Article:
Take whatever book or article that reports the results of recent scientific research on happiness. One conclusion they have in common is that social relationships are what make people happy or unhappy. Here’s Daniel Gilbert, professor of psychology at Harvard, for example:
”If I had to summarize all the scientific literature on the causes of human happiness in one word, that word would be ’social’. … If I wanted to predict your happiness, and I could know only one thing about you, I wouldn’t want to know your gender, religion, health, or income. I’d want to know about your social network—about your friends and family and the strength of your bonds with them.” (from Harvard Business Review)
The best way to have good relationships is to be good towards others. That’s because relationship is about mutuality, you can’t have a high-quality relationship with someone if you don’t give something into it. Thus we are more happy when we care more about the relationship than we care about ourselves. For social animals like us, it is through relations that happiness enters our being.
So the importance of relationships is paramount for our happiness. But there are at least four additional reasons why we should care about others happiness more than our own happiness. Reason number two is purely prudential: I do a favor for you and I can expect a favor from you when I need it. I exchange favors more or less formally with those around me; some owe me, to some I do owe. By doing good deeds I build a buffer of supportive network that is there when I need it the most.
This social exchange perspective is made stronger through the mechanism of reputation. When I do good deeds to someone, the word tends to spread around – and the word spreads around even more efficiently when I am an asshole towards someone. Because people value justice, those who have a reputation of being good to others can expect favors even from people whom they have never directly benefited. Similarly, nobody wants to step up for a guy who is known to care only about himself.
The reason number three is about emotional contagion. I am affected directly by the mood of others. Through mirror neurons and other mechanisms I pick up the moods of those around me and they have a direct effect on my own mood. Bring in front of me a person who radiates excitement and I feel more energetic myself. Bring me in the midst of miserable people and my mood drops. A human being is not an a island. Thus there can’t be an island of happiness in the midst of a sea of sadness.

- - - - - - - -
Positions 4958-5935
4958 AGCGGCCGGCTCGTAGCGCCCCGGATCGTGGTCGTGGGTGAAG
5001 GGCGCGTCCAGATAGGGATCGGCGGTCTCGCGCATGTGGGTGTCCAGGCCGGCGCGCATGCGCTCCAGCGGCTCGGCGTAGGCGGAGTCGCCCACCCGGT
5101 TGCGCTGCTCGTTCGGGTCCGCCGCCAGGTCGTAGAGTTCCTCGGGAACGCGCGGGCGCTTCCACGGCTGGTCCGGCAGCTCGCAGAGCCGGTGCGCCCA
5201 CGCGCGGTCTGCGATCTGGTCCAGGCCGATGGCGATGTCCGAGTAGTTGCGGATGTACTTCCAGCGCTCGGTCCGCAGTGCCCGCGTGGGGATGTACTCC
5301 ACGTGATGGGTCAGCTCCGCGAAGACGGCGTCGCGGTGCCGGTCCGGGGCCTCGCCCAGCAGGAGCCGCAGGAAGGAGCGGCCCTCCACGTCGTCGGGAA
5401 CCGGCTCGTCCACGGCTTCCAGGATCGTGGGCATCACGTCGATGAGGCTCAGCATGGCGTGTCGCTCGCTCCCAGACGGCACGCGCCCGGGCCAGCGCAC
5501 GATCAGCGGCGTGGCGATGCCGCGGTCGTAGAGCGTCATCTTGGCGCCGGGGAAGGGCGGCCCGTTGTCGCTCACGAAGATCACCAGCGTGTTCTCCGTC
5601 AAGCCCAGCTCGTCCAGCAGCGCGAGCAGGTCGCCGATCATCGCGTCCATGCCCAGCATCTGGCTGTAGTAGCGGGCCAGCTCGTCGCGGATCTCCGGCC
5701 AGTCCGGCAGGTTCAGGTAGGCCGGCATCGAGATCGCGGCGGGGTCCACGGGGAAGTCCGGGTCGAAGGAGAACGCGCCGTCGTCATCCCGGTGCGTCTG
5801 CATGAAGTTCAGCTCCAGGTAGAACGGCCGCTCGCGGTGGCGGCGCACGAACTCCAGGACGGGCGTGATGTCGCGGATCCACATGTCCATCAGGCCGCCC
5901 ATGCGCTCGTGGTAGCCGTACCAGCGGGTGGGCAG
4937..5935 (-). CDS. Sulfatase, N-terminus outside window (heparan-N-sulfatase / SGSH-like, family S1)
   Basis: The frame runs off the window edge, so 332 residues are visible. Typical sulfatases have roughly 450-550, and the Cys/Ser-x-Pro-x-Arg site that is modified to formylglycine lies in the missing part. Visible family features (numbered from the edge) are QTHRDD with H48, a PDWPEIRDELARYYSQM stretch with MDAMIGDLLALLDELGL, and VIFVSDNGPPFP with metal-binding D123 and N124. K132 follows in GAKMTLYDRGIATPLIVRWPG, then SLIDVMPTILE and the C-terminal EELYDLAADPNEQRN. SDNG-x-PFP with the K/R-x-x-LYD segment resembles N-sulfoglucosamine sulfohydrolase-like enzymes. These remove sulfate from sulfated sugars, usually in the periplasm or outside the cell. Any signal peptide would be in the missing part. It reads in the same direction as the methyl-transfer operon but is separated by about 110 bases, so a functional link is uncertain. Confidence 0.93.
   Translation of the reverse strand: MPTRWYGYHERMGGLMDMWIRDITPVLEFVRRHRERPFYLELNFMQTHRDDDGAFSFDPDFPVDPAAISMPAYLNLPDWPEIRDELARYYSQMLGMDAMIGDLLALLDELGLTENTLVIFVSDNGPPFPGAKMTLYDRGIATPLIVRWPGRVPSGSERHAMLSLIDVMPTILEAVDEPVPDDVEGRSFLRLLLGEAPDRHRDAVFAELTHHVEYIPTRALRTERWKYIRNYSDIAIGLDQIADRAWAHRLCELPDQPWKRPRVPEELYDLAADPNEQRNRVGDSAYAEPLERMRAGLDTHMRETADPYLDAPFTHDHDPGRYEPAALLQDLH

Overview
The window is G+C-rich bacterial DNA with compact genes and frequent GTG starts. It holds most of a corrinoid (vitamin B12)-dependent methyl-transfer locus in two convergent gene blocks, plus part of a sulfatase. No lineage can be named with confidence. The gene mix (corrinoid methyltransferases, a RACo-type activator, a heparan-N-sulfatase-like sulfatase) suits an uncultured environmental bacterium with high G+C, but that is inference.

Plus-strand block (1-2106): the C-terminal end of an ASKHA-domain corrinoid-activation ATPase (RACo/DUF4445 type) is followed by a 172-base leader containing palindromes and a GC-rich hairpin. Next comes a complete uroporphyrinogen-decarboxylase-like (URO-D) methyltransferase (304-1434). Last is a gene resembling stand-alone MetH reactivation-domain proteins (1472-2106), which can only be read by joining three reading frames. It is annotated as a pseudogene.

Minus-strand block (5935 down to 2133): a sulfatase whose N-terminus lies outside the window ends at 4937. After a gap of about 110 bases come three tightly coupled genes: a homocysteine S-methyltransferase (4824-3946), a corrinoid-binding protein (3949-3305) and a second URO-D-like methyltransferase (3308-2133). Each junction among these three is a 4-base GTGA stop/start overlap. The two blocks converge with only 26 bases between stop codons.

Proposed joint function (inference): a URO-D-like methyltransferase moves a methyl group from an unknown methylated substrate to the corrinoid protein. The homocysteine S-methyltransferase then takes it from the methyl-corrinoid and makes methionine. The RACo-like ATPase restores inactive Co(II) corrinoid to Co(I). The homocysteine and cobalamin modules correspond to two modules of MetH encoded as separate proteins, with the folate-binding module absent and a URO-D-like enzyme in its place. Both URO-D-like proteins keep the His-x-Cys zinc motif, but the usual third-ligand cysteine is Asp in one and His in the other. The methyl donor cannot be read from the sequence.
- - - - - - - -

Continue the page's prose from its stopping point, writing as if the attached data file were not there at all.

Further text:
Fourthly, researchers show that when people do acts of kindness towards others it is many times the giver who gets a bigger boost in happiness than the receiver. As a social species our brain is wired to give us a boost of happiness when we are kind to others. In the same way that it is wired to give us a boost of happiness when we eat sugar. The difference is that the positive effect produced by good deeds lasts much longer.
But most deeply, we identify with other people. The closer they are to me the more their pains and joys are also my pains and joys. In my last post I described how having a child expands our identity from a person who cares only about oneself to a person for whom my own well-being and the well-being of the child are almost inseparable. But actually the same thing applies to some degree to all our relationships. My identity is more or less overlapping with all those people that are close to me. Therefore their joys and miseries affect me directly, as if they would be my own joys and miseries.
So a practical advice: If you visit the same cashiers in a shop every day, do something extra for them. Make them smile a few times and in the future your own happiness will receive a boost everytime you see them. And if you live with somebody, you better make sure that you think more about how to make him or her happy than you think about how he or she makes you happy. As we are more prone to notice our own good deeds this is the only strategy that can make a relationship sustainable, balanced and happy for both.
Being a human is about being with others. Our own well-being and happiness is entangled to our social relations in a number of ways. Even to the degree that our best bet in increasing our own happiness is to invest in the happiness of others.
It is paradoxical but it is true. The less you care about your own happiness and the more you care about the happiness of others, the more happy you are yourself.